Imagine—we’re floating down a gentle river in inner tubes on a blazing July afternoon. Our butts hang in the cool water, the tube surfaces are warm—growing hotter where the water does not splash on them—and the sun beats down on the exposed parts of our bodies.
Then, abruptly, a whirlpool catches your inner tube, and for a little bit, the tube is spun in place in the river, and you are seemingly separated from the main flow—then the whirlpool disperses, and off the ride goes again.
A while later, an eddy pulls my tube into a bend—a quiet nook in the river—and now I appear to be independent of the main flow. Then the eddy gives way, and the tube rocks a bit until the current grabs it and pulls me back into the main body of the river.
We are always one with the river, but seemingly separated at times. What a delicious metaphor for awareness and embodiment. Awareness is the river—always there, always alive and flowing. The whirlpools and eddies are embodiments—where for a little while, we show up on the planet; we look separate, we may feel separate, but we are never separated—or independent—for one instant from the grand flow that we are.
Then the body dissipates just like the eddy back into that from whence it came, and once again, only one awareness, one river.
Amrita Skye Blaine, 2015
As a child, I often climbed our neighbor’s fence to get a higher perspective, to see both farther and more deeply.
I was curious about the truth of my experience, although my parents only directed me to consider the so-called outer world. They wanted me to grow into the life they found relatively comfortable, so forays into my inner experience met with their disdain. Fitting into what I saw as their wooden society was not to be, and that remained–until my mother’s death–one of her griefs, and my great reliefs. I knew instinctively that their world would not bring peace.
And so, as humans do, I searched for the root of happiness. For almost four decades I traveled with like-hearted peers, convinced I was on the right track. We walked down sweetly scented paths that were filled with longing and looked outward, into the world of practices and self-improvement. We couldn’t all be mistaken, could we? Threads of the truth were embedded in the teachings, but veiled.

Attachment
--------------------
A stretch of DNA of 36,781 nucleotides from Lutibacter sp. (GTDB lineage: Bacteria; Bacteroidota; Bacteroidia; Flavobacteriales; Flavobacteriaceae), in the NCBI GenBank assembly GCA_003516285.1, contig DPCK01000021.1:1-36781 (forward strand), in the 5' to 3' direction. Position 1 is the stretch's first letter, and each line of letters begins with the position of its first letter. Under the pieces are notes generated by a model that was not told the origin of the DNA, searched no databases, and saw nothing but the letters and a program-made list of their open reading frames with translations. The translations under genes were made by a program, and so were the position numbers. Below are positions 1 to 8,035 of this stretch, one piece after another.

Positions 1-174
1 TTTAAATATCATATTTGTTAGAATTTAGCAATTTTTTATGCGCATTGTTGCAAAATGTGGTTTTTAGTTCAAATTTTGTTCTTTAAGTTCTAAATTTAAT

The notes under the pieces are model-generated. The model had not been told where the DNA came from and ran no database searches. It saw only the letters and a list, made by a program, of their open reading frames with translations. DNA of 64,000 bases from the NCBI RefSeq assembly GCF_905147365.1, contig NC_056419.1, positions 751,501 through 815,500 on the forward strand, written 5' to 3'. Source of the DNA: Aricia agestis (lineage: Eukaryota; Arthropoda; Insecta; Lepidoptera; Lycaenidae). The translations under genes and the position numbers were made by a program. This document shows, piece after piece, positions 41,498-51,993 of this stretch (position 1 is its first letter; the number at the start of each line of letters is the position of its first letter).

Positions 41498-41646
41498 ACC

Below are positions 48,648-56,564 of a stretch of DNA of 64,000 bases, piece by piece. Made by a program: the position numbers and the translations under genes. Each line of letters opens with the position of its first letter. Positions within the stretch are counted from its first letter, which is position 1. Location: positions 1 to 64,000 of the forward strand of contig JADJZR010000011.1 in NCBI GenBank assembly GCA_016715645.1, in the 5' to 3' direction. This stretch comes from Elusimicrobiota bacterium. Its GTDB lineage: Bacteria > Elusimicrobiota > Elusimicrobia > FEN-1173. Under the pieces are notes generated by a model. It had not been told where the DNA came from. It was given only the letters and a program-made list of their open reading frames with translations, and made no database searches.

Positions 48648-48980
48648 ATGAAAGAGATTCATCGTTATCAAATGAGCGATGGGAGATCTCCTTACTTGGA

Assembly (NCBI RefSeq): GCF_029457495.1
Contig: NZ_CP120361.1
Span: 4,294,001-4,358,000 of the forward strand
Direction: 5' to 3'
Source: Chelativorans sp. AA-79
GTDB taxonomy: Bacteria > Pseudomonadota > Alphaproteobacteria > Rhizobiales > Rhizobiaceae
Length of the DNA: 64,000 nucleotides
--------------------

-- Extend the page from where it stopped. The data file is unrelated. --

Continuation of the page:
I did not find what I was looking for there.
Like the Sirens in Greek mythology, the root of happiness kept calling until I made the final turn for my inner home. To paraphrase an old Sufi saying: it is nearer than the pulsing of your own heart.
© Amrita Skye Blaine, 2014
photo credit: Panhala Poetry
The invitation is to look, right now. Do not believe what anyone has told you; do not believe what you have read.
Everything depends on your dropping your beliefs about how the world is; you can always pick those beliefs up again, and looking at the heart of your own direct experience in this moment.
- Has there ever been a moment in your life when it was not now?
- Have you noticed that thoughts about the past and thoughts about the future always occur now?
- Can you find a doer, or does life just get done?
- Can you find the origin of a thought or a feeling, or do they arise full-blown, all on their own? And then, boom! they’re gone, just as abruptly as they arrived?
- Do you really have control, or occasionally–do events simply happen to turn out the way you wanted, and then your mind takes ownership?
© Amrita Skye Blaine, 2013
The mind–any mind–wants to make conclusions. It lives for conclusions. That’s what it’s built for: judging–or discerning, if we are blessed with subtlety–supposedly choosing, and making conclusions.
On a hot, sunny day, sweat rises on the skin, we make the conclusion that it’s too hot to be outside. My co-worker frowns at me, I make the assumption that I’ve done something that displeased them. But who knows? Perhaps they don’t feel well, or their child got called into the principal’s office.
If we acknowledge the mind’s activity, but leave it alone and simply remain curious, suffering decreases. We can’t know the outcome–for sure–before it arrives anyway, so the stress-free response is to remain open.
The stakes drop. Life becomes less serious, and more playful.
© Amrita Skye Blaine, 2013